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In today’s business landscape, catalyzed by the COVID19 pandemic, there is a lot of uncertainty to wade through. One of these is in hiring a full-time, direct hire CISO. There are a lot of expenses that go with it, especially when it comes to paying his or her salary.

For example, depending upon their level of expertise and how big the company is, the salaries to be paid can range anywhere from $185,000.00 to the upwards of $400,000.00. Keep in mind that this does not include an elaborate benefits package, stock options, bonuses, etc.

Also, the average tenure of a CISO is just under two years. The burnout rates are very high, and the amount of stress that is placed upon them easily detracts the focus of the tasks that they are supposed to accomplish.

Another key aspect to keep in mind is that the CISO will have a limited range of expertise. While they may be highly skilled in one particular area, the skills that they possess will not necessarily mean that they will easily transfer to other areas of Cybersecurity that are needed by businesses today.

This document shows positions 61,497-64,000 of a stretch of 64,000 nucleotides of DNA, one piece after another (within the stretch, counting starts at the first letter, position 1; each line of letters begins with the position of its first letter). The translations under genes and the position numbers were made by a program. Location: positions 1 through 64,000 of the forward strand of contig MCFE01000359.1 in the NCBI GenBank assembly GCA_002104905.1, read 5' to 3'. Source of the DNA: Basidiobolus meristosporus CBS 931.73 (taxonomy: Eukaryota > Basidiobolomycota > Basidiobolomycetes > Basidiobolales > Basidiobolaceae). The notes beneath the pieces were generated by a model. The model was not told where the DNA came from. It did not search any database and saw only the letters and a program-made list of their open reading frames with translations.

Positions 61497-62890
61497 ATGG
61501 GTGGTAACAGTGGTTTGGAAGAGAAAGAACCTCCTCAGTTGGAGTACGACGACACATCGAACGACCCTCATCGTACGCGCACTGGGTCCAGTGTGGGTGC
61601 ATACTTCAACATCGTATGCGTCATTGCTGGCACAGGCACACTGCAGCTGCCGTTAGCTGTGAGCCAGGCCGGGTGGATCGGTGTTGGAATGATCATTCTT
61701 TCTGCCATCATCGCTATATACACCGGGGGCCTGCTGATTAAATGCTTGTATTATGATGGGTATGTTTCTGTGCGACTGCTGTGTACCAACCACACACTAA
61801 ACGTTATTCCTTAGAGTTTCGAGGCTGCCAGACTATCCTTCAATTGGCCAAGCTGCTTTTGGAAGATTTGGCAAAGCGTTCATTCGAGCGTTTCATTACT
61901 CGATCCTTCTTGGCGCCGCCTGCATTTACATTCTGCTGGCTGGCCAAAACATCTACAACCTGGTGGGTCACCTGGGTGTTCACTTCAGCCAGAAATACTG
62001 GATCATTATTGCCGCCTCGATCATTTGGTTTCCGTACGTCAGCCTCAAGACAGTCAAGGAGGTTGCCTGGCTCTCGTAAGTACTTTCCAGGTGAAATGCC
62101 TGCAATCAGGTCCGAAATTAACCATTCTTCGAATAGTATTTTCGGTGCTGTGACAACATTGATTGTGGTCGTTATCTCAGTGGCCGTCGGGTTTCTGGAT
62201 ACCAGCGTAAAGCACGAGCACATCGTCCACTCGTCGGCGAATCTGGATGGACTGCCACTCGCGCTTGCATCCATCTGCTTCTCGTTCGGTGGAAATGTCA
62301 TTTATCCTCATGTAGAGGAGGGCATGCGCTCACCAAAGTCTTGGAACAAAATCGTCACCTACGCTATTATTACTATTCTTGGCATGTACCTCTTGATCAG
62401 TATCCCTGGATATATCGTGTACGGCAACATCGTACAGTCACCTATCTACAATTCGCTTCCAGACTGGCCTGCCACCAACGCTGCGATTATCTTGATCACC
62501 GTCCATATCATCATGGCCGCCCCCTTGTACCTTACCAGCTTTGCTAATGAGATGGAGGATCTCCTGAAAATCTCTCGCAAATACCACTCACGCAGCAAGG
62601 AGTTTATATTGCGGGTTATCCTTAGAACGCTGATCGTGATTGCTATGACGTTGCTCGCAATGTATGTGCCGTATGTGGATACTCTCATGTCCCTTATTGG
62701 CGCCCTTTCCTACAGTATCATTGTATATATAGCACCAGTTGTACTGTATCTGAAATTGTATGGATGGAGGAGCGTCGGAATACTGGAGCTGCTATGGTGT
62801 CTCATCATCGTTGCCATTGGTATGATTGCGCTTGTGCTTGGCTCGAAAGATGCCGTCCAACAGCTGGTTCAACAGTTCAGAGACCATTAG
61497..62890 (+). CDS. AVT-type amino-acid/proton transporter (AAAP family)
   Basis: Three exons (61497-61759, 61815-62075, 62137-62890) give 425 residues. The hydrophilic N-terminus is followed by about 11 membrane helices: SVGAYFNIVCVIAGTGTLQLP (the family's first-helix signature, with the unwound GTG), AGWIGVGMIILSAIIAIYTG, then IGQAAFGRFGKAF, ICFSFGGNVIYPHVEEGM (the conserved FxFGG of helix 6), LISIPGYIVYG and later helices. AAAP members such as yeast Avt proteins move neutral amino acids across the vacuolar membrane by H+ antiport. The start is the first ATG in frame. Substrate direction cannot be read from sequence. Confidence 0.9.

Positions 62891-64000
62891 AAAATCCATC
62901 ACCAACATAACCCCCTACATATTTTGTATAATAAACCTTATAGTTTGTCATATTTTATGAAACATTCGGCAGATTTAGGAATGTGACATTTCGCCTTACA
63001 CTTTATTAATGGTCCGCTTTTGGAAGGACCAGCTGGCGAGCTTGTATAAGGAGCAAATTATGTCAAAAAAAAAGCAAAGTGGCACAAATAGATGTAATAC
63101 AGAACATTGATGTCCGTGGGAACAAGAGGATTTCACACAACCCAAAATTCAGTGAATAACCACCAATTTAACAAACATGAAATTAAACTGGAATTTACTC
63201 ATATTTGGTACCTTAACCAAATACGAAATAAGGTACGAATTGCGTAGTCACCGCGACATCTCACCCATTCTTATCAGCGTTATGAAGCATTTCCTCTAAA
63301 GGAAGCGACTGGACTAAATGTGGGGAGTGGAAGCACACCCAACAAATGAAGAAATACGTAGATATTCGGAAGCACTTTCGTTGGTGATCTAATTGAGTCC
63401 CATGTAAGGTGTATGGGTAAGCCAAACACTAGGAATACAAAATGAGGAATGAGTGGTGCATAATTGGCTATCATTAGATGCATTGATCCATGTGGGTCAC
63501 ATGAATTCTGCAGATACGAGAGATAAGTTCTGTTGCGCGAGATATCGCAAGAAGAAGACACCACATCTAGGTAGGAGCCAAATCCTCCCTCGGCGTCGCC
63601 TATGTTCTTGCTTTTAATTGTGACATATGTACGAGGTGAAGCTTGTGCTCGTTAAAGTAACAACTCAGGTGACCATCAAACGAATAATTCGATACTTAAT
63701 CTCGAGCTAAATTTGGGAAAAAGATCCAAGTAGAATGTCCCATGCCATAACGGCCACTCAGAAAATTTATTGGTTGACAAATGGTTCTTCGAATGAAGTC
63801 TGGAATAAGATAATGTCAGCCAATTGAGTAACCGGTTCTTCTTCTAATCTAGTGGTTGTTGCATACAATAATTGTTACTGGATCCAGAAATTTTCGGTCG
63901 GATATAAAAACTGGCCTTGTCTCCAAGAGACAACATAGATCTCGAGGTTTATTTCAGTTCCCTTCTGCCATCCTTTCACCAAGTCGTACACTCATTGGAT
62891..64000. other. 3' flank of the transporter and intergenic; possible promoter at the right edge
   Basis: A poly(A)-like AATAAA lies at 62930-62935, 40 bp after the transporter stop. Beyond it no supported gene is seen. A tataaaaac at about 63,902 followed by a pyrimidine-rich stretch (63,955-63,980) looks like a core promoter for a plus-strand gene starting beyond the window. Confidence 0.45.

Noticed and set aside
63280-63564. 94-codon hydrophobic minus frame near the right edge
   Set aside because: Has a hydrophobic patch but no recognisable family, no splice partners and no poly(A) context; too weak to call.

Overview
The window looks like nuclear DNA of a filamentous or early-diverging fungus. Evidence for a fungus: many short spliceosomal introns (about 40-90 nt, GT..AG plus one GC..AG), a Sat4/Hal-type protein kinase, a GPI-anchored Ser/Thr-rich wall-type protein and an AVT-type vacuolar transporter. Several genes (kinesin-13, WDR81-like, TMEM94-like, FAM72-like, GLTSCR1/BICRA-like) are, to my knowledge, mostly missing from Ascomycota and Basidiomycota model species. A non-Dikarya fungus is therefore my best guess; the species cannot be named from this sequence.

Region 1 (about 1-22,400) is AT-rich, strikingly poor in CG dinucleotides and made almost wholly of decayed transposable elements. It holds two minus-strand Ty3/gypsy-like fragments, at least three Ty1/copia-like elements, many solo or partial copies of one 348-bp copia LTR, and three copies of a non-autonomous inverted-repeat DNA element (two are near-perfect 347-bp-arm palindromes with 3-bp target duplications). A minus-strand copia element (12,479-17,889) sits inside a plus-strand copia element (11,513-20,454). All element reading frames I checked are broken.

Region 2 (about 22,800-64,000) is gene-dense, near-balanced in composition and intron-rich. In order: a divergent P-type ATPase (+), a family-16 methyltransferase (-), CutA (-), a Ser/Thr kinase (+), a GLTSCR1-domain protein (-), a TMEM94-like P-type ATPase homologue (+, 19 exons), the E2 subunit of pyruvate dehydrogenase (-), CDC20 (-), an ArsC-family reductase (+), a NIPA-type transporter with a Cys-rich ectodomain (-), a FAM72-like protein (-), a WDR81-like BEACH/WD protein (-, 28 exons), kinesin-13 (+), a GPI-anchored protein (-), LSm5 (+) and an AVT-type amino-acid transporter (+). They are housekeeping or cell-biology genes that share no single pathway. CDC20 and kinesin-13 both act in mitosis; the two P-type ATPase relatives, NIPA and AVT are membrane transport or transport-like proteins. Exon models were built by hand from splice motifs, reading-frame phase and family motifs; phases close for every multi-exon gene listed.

So what is the solution to these problems? The answer lies in hiring what is known as a Fractional Information Security Officer, also known as the “FISO” for short.

What The FISO Can Do For You

There are many FISO services that are available from Managed Service Security Providers (MSSPs) today. You can hire a FISO for as long as you need them, at literally the fraction of the cost (hence the name) of what it would take to hire a full time CISO. For example, you can hire them for just a few hours a week, or more as needed, depending upon your specific levels of requirements.

One of the key benefits of a FISO is that since they are typically hired on a contractual basis, you can end it or onboard them again as needed. In other words, they are highly scalable, unlike the direct hire CISO.